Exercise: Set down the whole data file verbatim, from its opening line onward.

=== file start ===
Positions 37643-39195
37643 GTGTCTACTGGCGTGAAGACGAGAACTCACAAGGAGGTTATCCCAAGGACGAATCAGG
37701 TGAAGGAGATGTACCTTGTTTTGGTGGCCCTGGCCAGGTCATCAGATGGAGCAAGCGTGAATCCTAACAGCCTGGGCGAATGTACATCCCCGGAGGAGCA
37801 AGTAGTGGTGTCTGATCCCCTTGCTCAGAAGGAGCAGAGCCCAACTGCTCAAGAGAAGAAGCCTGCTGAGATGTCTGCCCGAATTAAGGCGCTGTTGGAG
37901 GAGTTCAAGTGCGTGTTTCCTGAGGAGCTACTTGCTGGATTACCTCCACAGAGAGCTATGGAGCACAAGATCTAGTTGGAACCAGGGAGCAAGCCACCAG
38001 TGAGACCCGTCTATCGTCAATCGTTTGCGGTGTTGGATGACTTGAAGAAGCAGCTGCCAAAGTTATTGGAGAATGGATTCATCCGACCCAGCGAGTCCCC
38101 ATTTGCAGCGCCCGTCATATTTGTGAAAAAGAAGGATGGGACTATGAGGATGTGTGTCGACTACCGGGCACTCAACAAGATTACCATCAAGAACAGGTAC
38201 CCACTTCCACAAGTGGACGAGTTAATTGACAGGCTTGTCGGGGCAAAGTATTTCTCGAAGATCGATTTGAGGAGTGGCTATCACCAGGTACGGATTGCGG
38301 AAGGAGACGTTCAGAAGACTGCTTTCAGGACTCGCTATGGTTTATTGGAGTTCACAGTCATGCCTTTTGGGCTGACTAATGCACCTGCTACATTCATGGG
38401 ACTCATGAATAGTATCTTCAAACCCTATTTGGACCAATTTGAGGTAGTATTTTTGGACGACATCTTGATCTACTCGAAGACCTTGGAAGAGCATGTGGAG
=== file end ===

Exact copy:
Positions 37643-39195
37643 GTGTCTACTGGCGTGAAGACGAGAACTCACAAGGAGGTTATCCCAAGGACGAATCAGG
37701 TGAAGGAGATGTACCTTGTTTTGGTGGCCCTGGCCAGGTCATCAGATGGAGCAAGCGTGAATCCTAACAGCCTGGGCGAATGTACATCCCCGGAGGAGCA
37801 AGTAGTGGTGTCTGATCCCCTTGCTCAGAAGGAGCAGAGCCCAACTGCTCAAGAGAAGAAGCCTGCTGAGATGTCTGCCCGAATTAAGGCGCTGTTGGAG
37901 GAGTTCAAGTGCGTGTTTCCTGAGGAGCTACTTGCTGGATTACCTCCACAGAGAGCTATGGAGCACAAGATCTAGTTGGAACCAGGGAGCAAGCCACCAG
38001 TGAGACCCGTCTATCGTCAATCGTTTGCGGTGTTGGATGACTTGAAGAAGCAGCTGCCAAAGTTATTGGAGAATGGATTCATCCGACCCAGCGAGTCCCC
38101 ATTTGCAGCGCCCGTCATATTTGTGAAAAAGAAGGATGGGACTATGAGGATGTGTGTCGACTACCGGGCACTCAACAAGATTACCATCAAGAACAGGTAC
38201 CCACTTCCACAAGTGGACGAGTTAATTGACAGGCTTGTCGGGGCAAAGTATTTCTCGAAGATCGATTTGAGGAGTGGCTATCACCAGGTACGGATTGCGG
38301 AAGGAGACGTTCAGAAGACTGCTTTCAGGACTCGCTATGGTTTATTGGAGTTCACAGTCATGCCTTTTGGGCTGACTAATGCACCTGCTACATTCATGGG
38401 ACTCATGAATAGTATCTTCAAACCCTATTTGGACCAATTTGAGGTAGTATTTTTGGACGACATCTTGATCTACTCGAAGACCTTGGAAGAGCATGTGGAG